Rational singularities of hypersurfaces $X$ in a three-dimensional affine space $A ^{3}$, equivalently, two-dimensional rational singularities of multiplicity 2, are called rational double points. Rational double points admit various equivalent characterizations and have various names, such as Klein singularities, Du Val singularities and simple singularities. The equations of rational double points arose as equations relating invariants of symmetry groups of regular polyhedra (see ). To this corresponds a characterization of rational double points as singularities of the quotient space $X = \mathbf C ^{2} / G \subset \mathbf C ^{3}$, where $G$ is a finite subgroup of $\mathop{\rm SL}\nolimits ( 2 ,\ \mathbf C )$; that is, up to conjugacy, $G$ is either the cyclic group $C _{n}$ or order $n$, the binary dihedral group $D _{n}$, the tetrahedral group $T$, the octahedral group $O$, or the icosahedral group $I$. If $\pi$ is a minimal resolution of a rational double point, then $E _{i} ^{2} = - 2$ for all $i$, and the weighted (resolution) graph $\Gamma$ coincides with the diagram of simple roots of one of the semi-simple Lie algebras $A _{n}$, $D _{n}$, $E _{6}$, $E _{7}$, or $E _{8}$, whose symbol is also used to denote the singularity (cf. Lie algebra, semi-simple). Such a singularity is determined up to an isomorphism by its weighted graph $\Gamma$(, ), as depicted in the table above. Rational double points can be characterized as two-dimensional Gorenstein rational singularities. They are also called canonical singularities, since they are just those singularities which appear in canonical models of algebraic surfaces of general type.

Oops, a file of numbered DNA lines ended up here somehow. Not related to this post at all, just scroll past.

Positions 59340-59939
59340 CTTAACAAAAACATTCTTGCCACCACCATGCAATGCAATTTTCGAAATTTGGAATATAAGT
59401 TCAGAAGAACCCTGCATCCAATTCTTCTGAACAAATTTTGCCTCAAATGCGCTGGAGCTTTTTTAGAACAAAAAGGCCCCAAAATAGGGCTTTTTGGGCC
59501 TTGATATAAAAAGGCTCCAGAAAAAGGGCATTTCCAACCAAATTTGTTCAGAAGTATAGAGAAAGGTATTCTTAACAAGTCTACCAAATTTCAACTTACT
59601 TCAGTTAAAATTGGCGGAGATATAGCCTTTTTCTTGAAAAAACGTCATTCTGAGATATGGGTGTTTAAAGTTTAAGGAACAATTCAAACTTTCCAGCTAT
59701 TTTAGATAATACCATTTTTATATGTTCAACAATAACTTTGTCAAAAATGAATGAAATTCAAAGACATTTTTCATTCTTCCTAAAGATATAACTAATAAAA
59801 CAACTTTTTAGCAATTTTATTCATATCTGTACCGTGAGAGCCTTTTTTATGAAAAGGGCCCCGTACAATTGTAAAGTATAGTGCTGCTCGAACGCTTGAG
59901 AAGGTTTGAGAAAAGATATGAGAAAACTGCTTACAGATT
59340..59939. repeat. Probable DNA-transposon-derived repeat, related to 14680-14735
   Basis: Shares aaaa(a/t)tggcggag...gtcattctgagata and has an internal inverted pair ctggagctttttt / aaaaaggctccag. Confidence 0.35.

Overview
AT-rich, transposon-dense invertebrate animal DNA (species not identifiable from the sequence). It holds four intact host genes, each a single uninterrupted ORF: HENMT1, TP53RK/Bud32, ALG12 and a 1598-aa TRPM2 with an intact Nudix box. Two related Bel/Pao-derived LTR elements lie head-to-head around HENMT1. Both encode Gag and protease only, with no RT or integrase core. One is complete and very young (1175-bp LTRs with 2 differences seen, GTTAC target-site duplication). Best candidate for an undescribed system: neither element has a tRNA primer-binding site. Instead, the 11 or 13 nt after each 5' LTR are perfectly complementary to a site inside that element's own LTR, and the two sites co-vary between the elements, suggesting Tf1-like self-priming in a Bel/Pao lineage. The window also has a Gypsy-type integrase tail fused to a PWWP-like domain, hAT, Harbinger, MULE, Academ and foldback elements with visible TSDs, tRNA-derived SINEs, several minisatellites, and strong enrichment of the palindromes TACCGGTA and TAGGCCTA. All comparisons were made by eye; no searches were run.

If $P \in X$ is a Gorenstein rational singularity of arbitrary dimension, then its general hypersurface section is either a rational or an elliptic Gorenstein singularity, and this leads, in particular, to a characterization of three-dimensional rational singularities (see ).

The following assertions are true in all dimensions (see ).

1) A deformation of a rational singularity is again a rational singularity.

2) If $f : \ X \rightarrow S$ is a flat morphism and $x \in X$ is such that $s = f (x)$ is a rational singularity in $S$ and $x$ is a rational singularity of the fibre $X _{s} = f ^{ {\ } -1} (s)$, then $x$ is a rational singularity in $X$.

3) If a deformation $f : \ X \rightarrow S$ has a smooth base $S$ and admits a simultaneous resolution of singularities, then a point $x \in X$ is a rational singularity if and only if $x$ is a rational singularity in its own fibre $f ^{ {\ } -1} ( f (x) )$.

In the case when $\mathop{\rm dim}\nolimits X = 2$, every deformation of a variety $Y$ resolving a rational singularity $P \in X$ defines a deformation of $P$, obtained by contracting the exceptional curves of the fibres of the given deformation. As a result, one obtains a morphism $\phi : \ \mathop{\rm Def}\nolimits \ Y \rightarrow \mathop{\rm Def}\nolimits \ X$ of the bases of versal deformations of the variety $Y$ and the singularity $P$. The image $A = \phi ( \mathop{\rm Def}\nolimits \ Y )$ is a non-singular irreducible component of $\mathop{\rm Def}\nolimits \ X$, called the Artin component, and $\phi : \ \mathop{\rm Def}\nolimits \ Y \rightarrow A$ is a Galois covering whose group $W$ can be found using the graph $\Gamma$ of the singularity $P$( see , ). In particular, for a double rational singularity $\phi$ is surjective and $W$ coincides with the Weyl group of the corresponding Lie algebra, that is, a versal deformation of a rational singularity is simultaneously resolved after the Galois covering of the base of the deformation with Weyl group $W$( see ).

How to Cite This Entry:
Rational singularity. Encyclopedia of Mathematics. URL: http://encyclopediaofmath.org/index.php?title=Rational_singularity&oldid=44313
This article was adapted from an original article by Val.S. Kulikov (originator), which appeared in Encyclopedia of Mathematics - ISBN 1402006098. See original article